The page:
Gase rolling through important off-season

Cedar Rapids native gained national attention with Community Award, using it to help race team

NASCAR XFINITY Series driver Joey Gase (52) talks with a crew member during qualifying for the NASCAR XFINITY Series 3M 250 at the Iowa Speedway in Newton on Saturday, May 16, 2015. (Cliff Jette/The Gazette)
NASCAR XFINITY Series driver Joey Gase (52) talks with a crew member during qualifying for the NASCAR XFINITY Series 3M 250 at the Iowa Speedway in Newton on Saturday, May 16, 2015. (Cliff Jette/The Gazette)

CEDAR RAPIDS — Joey Gase has had one heck of an off-season.

No, there were no big contracts or endorsement deals. But there were headlines. And awards. And significant conversations with sponsors, who will bring dollars to his fledging car owner and race team at Jimmy Means Racing.

Gase has had to go through personal hell to get to this point, but as he’s told the world so many times, that personal hell has been used to try and make the real world a better place.

NASCAR, Comcast and Xfinity saw the work he’s done through the Iowa Donor Network and Donate Life, and recognized him for it as the first Comcast Community Champion award winner in November — and with it came a $60,000 prize. He was thrust in front of NASCAR’s elite, and the whole sport once again got to see what the Cedar Rapids native was made of.

It wasn’t just about hearing his story again. Gase donated all $60,000 of that prize money to the Iowa Donor Network — without really a second thought. He’ll be back with Means in the No. 52 for the Xfinity Series season again in 2016, but with loads more respect.

“Right when I heard about it I knew who I wanted to give it to right away,” Gase said. “We sent it to them and they’re going to be able to put it to great use and bring more awareness to donation.

“Being able to talk in front of such a big part of the NASCAR community at the banquet was really crazy. To have Mike Helton and all those guys there listening — and I didn’t even know they were announcing the award at the Cup Series banquet. I didn’t even know about that until people started tweeting at me about it. That was really cool to see that as well.”

His hometown fans thought so, too.

Gase has persevered to this point, both personally and professionally. His career-best finish of fifth at Talladega Superspeedway last spring got him attention for his on-track results, which have been an uphill battle with an underfunded team that’s been around for decades.


He finished 21st in driver points with an average finish of 27.5, including that fifth place at Talladega as his only top five and top 10, and an average start position of 32.9. Those numbers show improvement over 2014, though, when Gase had an average start of 34.5, an average finish of 29.4 and was only running at the finish in 22 of 33 races (27 in 2015).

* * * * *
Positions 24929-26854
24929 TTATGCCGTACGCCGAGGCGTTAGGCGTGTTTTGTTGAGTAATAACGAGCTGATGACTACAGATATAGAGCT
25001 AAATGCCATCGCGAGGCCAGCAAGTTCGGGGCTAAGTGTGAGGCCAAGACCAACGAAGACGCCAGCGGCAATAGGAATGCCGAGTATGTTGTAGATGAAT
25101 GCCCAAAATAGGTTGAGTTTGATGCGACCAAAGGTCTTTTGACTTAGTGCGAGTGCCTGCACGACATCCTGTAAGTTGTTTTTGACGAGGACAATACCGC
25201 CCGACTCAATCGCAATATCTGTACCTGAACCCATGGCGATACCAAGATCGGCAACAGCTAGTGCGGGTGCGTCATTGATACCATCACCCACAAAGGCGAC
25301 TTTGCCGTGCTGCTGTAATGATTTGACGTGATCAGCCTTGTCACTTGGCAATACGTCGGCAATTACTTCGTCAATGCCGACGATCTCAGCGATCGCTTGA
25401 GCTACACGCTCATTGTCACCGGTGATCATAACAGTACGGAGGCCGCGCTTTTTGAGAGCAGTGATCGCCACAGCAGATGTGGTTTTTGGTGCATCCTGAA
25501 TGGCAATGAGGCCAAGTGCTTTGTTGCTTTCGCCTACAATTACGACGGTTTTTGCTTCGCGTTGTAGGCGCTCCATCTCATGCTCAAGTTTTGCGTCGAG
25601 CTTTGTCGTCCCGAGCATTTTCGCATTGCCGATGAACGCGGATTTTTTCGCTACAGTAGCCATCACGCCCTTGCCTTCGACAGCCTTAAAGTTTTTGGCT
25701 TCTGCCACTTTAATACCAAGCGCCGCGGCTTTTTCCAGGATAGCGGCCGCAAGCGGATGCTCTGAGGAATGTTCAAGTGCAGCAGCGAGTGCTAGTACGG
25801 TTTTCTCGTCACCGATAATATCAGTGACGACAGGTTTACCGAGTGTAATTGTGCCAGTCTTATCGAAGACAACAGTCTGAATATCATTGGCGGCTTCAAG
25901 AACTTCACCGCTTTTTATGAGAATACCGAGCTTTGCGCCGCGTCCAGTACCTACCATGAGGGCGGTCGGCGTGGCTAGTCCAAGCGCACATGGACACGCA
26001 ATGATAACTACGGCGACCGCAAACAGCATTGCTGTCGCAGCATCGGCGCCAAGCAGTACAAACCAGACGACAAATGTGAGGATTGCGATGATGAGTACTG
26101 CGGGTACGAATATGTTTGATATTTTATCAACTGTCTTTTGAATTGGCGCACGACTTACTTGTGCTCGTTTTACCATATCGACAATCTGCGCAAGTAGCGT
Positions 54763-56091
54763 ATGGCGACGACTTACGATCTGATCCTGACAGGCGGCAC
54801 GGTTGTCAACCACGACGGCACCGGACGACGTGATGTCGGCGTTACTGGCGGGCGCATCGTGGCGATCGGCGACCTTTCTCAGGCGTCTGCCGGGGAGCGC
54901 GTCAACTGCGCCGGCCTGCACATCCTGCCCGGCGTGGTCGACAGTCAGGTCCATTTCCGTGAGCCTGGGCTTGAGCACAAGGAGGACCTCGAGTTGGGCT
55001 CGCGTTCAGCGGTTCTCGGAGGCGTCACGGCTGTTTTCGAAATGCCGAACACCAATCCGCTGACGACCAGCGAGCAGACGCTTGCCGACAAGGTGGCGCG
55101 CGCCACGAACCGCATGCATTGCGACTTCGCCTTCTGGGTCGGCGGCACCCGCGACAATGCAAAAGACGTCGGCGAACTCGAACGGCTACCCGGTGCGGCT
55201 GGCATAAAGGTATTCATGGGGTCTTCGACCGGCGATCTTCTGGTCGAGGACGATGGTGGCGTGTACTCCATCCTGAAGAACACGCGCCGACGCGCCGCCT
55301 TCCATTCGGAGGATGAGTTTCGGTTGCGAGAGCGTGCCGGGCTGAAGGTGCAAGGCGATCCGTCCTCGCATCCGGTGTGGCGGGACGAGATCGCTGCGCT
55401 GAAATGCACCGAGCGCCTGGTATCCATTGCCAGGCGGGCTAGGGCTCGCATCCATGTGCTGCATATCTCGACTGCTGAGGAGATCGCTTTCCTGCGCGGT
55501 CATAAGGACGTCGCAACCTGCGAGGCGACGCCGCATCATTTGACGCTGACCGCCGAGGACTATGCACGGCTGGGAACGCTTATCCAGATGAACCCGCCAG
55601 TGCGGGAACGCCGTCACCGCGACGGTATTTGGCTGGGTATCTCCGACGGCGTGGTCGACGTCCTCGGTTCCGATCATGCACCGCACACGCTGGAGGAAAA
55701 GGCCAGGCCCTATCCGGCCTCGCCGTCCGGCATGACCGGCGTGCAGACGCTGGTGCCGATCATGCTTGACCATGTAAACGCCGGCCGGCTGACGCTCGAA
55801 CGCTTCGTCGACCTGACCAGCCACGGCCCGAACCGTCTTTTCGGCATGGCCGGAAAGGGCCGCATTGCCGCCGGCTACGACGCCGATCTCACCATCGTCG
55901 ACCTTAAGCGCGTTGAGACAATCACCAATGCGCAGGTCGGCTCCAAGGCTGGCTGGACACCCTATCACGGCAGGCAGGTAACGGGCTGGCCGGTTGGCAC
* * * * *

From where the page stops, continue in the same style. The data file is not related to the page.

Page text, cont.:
It’s baby steps, but while he works on putting more names on the recipient list for organ donation — thereby reducing the 120,000-person donation waitlist — he can work to find sponsors that will help fund a team he’s trying to help improve.

“It helps knowing that everything we’re doing for the donation side has an effect. It is difficult for sure,” Gase said. “Each year we’ve been getting better and have made some strides. You want to get there right away, but sometimes it just doesn’t work like that. We’re an underfunded team and each year we’ve been getting more funds. That’s just what we need, is more funding. Hopefully next year we’ll have some of that.”

His existing sponsors have been over the moon about the award and its attention, Gase said.

More attention can only help, and help means those dollars. It’s already paid off in the way of Iowa Donor Network, which is working with Gase right now to secure a possible Camping World Truck Series ride at Iowa Speedway for the June 18 and 19 CWTS/NXS doubleheader.

He has irons in the fire on some Cup Series races, too, but those are still to be determined. He’s grateful to everyone for what the award has brought, but now it’s on to 2016 and finding a way to grow even more.

“The cool thing is now Iowa Donor Network is actually going to go out of their boundaries a little bit outside the state of Iowa and team up with us more for some other states that surround Iowa and stuff like that. It’s going to be really cool and help everybody,” Gase said. “The sponsors we already had obviously loved it, and everything we’re doing — especially the Donate Life sponsorship — shows that it’s working.

“We’ll be doing all the same stuff (Xfinity-wise), and hopefully still improving like we have been every year. Hopefully we’ll get top-20 points again. I’d really like to start finishing in the top 20 every week, on a consistent basis.”

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